Depp beats Heard as jury decides $50 million case: NPR


Johnny Depp and Amber Heard attend the trial in Fairfax, Virginia on May 24, 2022. Depp sued Heard, his ex-wife, for defamation after writing an op-ed in The Washington Post in 2018 entitled “I spoke out against sexual violence – and faced the wrath of our culture. This must change.”

Jim Watson/POOL/AFP via Getty Images


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Depp beats Heard as jury decides $50 million case: NPR

Johnny Depp and Amber Heard attend the trial in Fairfax, Virginia on May 24, 2022. Depp sued Heard, his ex-wife, for defamation after writing an op-ed in The Washington Post in 2018 entitled “I spoke out against sexual violence – and faced the wrath of our culture. This must change.”

Jim Watson/POOL/AFP via Getty Images

Actor Johnny Depp has won his libel case against his ex-wife Amber Heard, as the jury announced their verdict in the widely watched case on Wednesday. The jury found that Depp was entitled to $10 million in compensatory damages and punitive damages of $5 million.

Depp sued Heard, his ex-wife, for $50 million, claiming she defamed him by accusing him of domestic violence.

With both actors accusing the other of ruining their lives, the result has come to be seen as a referendum on who the jury found more believable and believable: Depp or Heard.

Heard, 36, also filed a countersuit against Depp, 58, seeking $100 million in damages and claiming her legal team falsely accused her of fabricating claims against Depp. The jury awarded Heard $2 million in damages in that countersuit.

“The disappointment I feel today is beyond words,” Heard said in a statement after the verdict was read. “I am heartbroken that the mountain of evidence was still not enough to stand up to the disproportionate power, influence and sway of my ex-husband.”

Heard called the verdict a setback for women. “It takes the clock back to a time when a woman who spoke out and spoke out could be publicly shamed and humiliated. It pushes back the idea that violence against women should be taken seriously.”

Jurors began deliberating on Friday before taking a break over the bank holiday weekend. They returned to the courthouse on Tuesday. The reading of the verdict was momentarily delayed after the judge found that the jurors had not finished filling out the forms. After reviewing the jury forms, Judge Penney Azcarate ordered the seven members back to decide on a set amount of damages.

Depp was not present in the courtroom, but Heard was. Both testified and were central presences during the six-week trial.

Jury clarified which statement prompted Depp’s trial

Shortly after Tuesday’s lunch break, the jury sent Azcarate a question seeking clarification: Does Depp’s claim that Heard made a defamatory statement apply to Heard’s newspaper article? in its entirety or only in its title?

“The statement is the headline, not the entire editorial,” Azcarate wrote in response after speaking with attorneys for both sides.

The headline in question is taken from Heard’s 2018 op-ed in The Washington Post“I spoke out against sexual violence – and faced the wrath of our culture. This needs to change.”

When the judge sent the jurors out to deliberate, they were given a judgment form which lists a series of questions, including whether Depp’s team has proven Heard’s statement to be false. The form also asks if the jurors agree that Heard intended to defame Depp – another key element of defamation.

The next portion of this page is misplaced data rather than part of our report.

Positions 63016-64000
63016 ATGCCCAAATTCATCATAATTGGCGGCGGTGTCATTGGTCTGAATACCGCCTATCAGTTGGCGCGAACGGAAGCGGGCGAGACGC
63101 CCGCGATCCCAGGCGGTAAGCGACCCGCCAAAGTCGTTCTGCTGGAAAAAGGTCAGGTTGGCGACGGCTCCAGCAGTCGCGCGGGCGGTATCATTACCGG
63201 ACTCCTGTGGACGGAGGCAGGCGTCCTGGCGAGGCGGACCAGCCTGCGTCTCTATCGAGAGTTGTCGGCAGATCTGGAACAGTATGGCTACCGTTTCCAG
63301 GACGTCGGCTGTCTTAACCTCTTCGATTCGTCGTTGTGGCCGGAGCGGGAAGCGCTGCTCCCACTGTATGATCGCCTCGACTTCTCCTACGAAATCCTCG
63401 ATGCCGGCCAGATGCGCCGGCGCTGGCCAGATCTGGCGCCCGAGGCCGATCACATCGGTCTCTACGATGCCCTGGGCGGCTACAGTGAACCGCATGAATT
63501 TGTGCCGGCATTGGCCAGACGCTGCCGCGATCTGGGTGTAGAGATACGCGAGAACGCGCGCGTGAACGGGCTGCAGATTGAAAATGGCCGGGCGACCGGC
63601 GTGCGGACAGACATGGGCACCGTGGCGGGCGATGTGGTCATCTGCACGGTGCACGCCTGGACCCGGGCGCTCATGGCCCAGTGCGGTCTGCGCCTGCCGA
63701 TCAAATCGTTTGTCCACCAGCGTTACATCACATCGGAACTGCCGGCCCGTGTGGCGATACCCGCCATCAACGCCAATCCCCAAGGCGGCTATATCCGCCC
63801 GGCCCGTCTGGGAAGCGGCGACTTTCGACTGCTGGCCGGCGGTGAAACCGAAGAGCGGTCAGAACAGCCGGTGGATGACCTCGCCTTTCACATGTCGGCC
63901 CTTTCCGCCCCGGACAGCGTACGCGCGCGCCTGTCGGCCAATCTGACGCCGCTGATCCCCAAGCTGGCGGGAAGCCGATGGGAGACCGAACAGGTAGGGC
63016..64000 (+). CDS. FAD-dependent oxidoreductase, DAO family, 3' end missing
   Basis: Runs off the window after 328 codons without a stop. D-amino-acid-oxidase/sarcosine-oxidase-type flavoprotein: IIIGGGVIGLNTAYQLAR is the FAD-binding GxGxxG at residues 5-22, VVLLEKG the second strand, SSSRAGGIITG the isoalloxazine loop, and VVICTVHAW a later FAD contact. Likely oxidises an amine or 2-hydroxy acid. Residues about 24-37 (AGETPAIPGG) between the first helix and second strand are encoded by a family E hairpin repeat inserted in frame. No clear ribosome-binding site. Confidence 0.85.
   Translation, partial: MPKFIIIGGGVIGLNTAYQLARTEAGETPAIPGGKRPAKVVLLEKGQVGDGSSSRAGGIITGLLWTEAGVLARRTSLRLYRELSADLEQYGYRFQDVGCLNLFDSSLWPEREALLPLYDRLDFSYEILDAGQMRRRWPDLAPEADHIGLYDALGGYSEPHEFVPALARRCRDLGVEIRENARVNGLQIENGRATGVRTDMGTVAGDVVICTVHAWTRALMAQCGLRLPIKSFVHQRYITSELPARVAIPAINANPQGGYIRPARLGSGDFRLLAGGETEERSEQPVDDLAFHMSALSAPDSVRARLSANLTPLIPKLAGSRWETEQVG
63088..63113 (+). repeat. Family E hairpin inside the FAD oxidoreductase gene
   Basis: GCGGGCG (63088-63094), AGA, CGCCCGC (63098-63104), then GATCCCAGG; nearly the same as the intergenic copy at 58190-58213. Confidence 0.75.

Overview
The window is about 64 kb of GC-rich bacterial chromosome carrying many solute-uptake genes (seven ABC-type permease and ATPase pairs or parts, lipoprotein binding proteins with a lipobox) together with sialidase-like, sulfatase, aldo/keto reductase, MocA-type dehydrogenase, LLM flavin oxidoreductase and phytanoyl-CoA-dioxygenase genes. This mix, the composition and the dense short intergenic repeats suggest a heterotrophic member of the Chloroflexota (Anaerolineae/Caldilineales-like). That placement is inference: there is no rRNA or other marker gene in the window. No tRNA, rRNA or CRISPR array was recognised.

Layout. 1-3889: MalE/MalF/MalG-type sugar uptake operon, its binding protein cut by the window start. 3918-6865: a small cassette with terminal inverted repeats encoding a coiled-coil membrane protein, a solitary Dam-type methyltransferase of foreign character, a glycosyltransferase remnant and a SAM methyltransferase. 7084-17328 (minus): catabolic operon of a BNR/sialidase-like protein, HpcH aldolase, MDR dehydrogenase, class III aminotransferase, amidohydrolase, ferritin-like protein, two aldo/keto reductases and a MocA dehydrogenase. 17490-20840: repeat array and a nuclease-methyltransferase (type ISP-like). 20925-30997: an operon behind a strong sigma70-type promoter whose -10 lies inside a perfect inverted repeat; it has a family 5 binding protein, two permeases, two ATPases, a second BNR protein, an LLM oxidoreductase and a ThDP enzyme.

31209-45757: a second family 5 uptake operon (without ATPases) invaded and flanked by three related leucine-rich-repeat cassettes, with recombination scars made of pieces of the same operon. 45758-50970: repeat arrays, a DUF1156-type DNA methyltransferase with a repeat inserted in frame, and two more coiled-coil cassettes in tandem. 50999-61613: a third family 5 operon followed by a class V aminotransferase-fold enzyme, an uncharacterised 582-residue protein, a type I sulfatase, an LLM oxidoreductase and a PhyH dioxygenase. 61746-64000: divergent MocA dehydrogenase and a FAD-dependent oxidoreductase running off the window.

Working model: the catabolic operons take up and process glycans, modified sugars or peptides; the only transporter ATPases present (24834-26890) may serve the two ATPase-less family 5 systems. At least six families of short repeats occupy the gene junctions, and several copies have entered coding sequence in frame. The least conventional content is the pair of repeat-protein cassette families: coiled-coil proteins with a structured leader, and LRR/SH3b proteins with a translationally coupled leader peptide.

The couple’s relationship took on elements of a public spectacle

The trial in Fairfax County, Va., publicly aired details of the disintegration of the couple’s marriage, from Depp’s bouts of drug use to charges and counter-charges of physical abuse.

“I have a hard time finding the words to describe how painful it is,” Heard said when asked by her lawyer how she felt about the case. “It’s horrible for me to sit here for weeks and go through it all again.”

Depp said Heard’s claims ruined his career and boosted his work in the lucrative Disney business. Pirates of the Caribbean film franchise. Asked during the trial what he had lost because of the allegations, Depp replied: “nothing less than everything”.

Jurors faced a wealth of evidence during the trial, including video and audio recordings of the arguments and the actors’ turbulent lives together, as well as text messages and emails.

The case was sparked by a 2018 editorial

Depp sued Heard over a 2018 op-ed published by The Washington Post in which Heard called for a change in how the United States treats victims of abuse and urged support for the Violence Against Women Act.

The essay did not directly refer to Depp by name. But her 2019 court complaint states that “the editorial was clearly about … the alleged victimization of Ms Heard after she publicly accused her former husband, Johnny Depp, of domestic violence in 2016, when she appeared in court with a apparently bruised face. and obtained a temporary injunction against Mr. Depp.”

Heard and Depp were married in February 2015, and Heard filed for divorce in May 2016. Less than a week later, she filed a restraining order against Depp, claiming he threw an iPhone at her head, the striking, during an argument in Los Angeles. . Depp denied this, saying Heard was looking to take advantage of their divorce. At the time, police said they found no evidence of a crime and that Heard did not press for an official report.

When the pair settled their divorce in 2017, the agreement reportedly included a stipulation in which they agreed not to discuss their relationship in public.

Depp sued Heard on three counts of defamation, seeking at least $50 million in compensatory damages and punitive damages of at least $350,000, as well as attorneys’ fees and court costs.




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